Saturday, November 9, 2013

Another piece of history discovered!

We're almost finished priming all of the walls of the upstairs.  Boy were they dirty!  It's been rewarding seeing the dingy, dirty walls transform into clean white space. 

Tom and I were having a "discussion" about a certain wall in the gallery area, which is along the side of the freight elevator.  It seems he doesn't like this wall - he feels it's ugly and it should be covered up.  I am against that idea.  I said it's old, it's part of the elevator and we should incorporate it into the gallery space.  He didn't think it was old - he thought it was some cheap wood they put up, maybe in the 70's.  I disagreed.  He agreed to let me prime and paint it before he made up his mind.  As I was getting ready to prime it, something caught my eye.  It was a little round metal tag about the size of a quarter nailed into the wood.  Whoever painted the last time painted right over it, but there it was, the lettering still plain as day.  Wildman Manufacturing Co.  Norristown, PA

Of course, I had to do some research on Wildman Mfg. Co. to find out what it was and how old this metal token or tag is.  Here's what I found:

Wildman Mfg. Co. was founded in 1898 and provided knitting machines to textile mills.  That means that this token would have most likely been put there when it was operating as Chipman Knitting Mills, which means that the wall in question was actually original to the building.  Score!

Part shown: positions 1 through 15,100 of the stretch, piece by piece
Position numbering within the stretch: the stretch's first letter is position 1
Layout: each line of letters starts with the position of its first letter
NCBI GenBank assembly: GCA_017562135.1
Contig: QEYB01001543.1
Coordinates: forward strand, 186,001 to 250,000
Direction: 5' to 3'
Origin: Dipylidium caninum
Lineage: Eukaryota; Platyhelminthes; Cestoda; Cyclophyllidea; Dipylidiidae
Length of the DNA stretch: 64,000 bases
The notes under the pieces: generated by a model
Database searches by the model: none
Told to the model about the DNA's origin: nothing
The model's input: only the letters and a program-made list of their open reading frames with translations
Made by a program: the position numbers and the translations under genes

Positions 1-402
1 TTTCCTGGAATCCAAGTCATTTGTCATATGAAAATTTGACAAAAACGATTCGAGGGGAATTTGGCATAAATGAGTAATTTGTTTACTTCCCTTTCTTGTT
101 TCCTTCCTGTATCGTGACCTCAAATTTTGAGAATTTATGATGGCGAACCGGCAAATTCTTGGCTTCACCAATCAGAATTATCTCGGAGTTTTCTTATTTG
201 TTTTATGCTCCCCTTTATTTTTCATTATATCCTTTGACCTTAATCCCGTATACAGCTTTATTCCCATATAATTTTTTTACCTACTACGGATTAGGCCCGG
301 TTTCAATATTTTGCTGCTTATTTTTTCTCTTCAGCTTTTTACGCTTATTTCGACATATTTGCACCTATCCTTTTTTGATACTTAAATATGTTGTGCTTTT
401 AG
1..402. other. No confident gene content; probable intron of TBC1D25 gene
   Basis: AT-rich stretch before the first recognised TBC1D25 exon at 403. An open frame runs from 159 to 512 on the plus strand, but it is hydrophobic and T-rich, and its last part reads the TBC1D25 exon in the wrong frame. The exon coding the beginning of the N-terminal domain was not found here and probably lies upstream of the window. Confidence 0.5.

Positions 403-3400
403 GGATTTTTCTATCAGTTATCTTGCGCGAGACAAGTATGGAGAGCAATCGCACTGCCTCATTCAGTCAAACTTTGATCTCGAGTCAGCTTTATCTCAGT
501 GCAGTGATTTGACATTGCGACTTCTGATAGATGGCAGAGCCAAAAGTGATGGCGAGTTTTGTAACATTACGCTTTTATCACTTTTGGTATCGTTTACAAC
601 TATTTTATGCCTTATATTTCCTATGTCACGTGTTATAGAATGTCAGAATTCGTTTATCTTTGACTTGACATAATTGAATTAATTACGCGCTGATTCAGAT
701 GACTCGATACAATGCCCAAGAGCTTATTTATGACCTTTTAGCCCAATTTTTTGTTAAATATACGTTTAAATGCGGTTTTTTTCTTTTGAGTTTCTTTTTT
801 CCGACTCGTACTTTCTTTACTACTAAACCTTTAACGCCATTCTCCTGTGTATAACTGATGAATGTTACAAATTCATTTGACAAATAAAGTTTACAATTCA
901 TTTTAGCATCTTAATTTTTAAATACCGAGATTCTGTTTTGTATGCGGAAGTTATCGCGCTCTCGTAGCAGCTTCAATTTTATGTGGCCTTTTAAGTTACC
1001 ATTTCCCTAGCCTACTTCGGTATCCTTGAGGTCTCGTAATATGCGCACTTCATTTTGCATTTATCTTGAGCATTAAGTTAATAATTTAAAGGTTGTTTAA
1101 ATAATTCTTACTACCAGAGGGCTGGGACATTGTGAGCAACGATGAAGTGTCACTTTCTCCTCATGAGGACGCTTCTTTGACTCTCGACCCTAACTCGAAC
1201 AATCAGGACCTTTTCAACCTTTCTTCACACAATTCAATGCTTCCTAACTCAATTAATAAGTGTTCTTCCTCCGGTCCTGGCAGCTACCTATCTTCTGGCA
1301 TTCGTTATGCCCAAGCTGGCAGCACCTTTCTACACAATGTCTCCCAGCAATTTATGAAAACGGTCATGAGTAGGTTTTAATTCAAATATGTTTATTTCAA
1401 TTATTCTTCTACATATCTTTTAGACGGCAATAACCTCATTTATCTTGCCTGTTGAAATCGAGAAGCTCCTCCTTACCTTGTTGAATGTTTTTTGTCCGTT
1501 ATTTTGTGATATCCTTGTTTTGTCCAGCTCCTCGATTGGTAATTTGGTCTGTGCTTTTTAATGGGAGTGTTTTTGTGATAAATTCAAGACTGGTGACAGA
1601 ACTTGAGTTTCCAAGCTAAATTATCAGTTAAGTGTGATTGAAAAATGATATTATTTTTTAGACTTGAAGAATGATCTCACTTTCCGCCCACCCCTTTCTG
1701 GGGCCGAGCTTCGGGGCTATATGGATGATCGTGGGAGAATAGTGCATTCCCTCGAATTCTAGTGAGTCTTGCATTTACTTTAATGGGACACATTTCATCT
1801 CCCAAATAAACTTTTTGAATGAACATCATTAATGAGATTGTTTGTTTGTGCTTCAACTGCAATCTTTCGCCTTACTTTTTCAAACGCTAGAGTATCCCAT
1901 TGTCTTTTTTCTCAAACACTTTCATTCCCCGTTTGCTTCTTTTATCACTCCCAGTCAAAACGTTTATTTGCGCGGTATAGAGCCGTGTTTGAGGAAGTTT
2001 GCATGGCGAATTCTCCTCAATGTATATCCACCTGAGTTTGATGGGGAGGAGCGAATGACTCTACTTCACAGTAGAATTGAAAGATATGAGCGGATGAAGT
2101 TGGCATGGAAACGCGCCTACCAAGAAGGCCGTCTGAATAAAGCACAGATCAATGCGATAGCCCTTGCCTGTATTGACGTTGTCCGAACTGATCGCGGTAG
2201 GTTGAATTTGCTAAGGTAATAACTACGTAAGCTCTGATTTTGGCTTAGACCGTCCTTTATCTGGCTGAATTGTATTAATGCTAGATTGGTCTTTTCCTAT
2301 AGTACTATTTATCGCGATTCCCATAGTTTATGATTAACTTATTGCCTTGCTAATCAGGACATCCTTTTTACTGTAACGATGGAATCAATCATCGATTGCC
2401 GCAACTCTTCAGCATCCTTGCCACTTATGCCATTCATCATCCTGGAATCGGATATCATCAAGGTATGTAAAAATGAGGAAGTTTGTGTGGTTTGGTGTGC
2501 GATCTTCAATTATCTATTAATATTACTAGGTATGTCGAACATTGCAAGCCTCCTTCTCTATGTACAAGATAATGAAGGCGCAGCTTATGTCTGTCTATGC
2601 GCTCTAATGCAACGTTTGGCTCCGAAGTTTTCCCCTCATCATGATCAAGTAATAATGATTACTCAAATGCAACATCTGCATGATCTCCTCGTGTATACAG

Here are some interesting tidbits I found:

This is from a Wildman Mfg. Co. catalog

This is their logo - the nail went right through it, but
you can see a little of it.

This is their manufacturing facility in Norristown in the late 1800's - impressive!

This is the wall where the tag is nailed.  You can see it in the bottom right corner.
The other nails were for a sign that's long gone, but when it got ripped down someone
left paper underneath each nail, and the person who painted previously just
painted right over the bits of paper.  When I pulled the old browned paper out
from under the nails, you can see that the original color of the wall was yellow. 
I believe ours will only be the 3rd coat of paint this place has had in 100 years!

Friday, November 8, 2013

Best (contr)actor in a supporting role...

Well, the first support beam has been reinforced and it seems to have been a success.  If the building comes crashing down on our heads then I guess we'll know it didn't work, but I don't think that's going to happen.  We trust our contractor.  Plus, we owe him money, so that's a little added insurance of our safety.

Here's the process:

Place extra supports around the existing support beam, then cut the beam off at the bottom.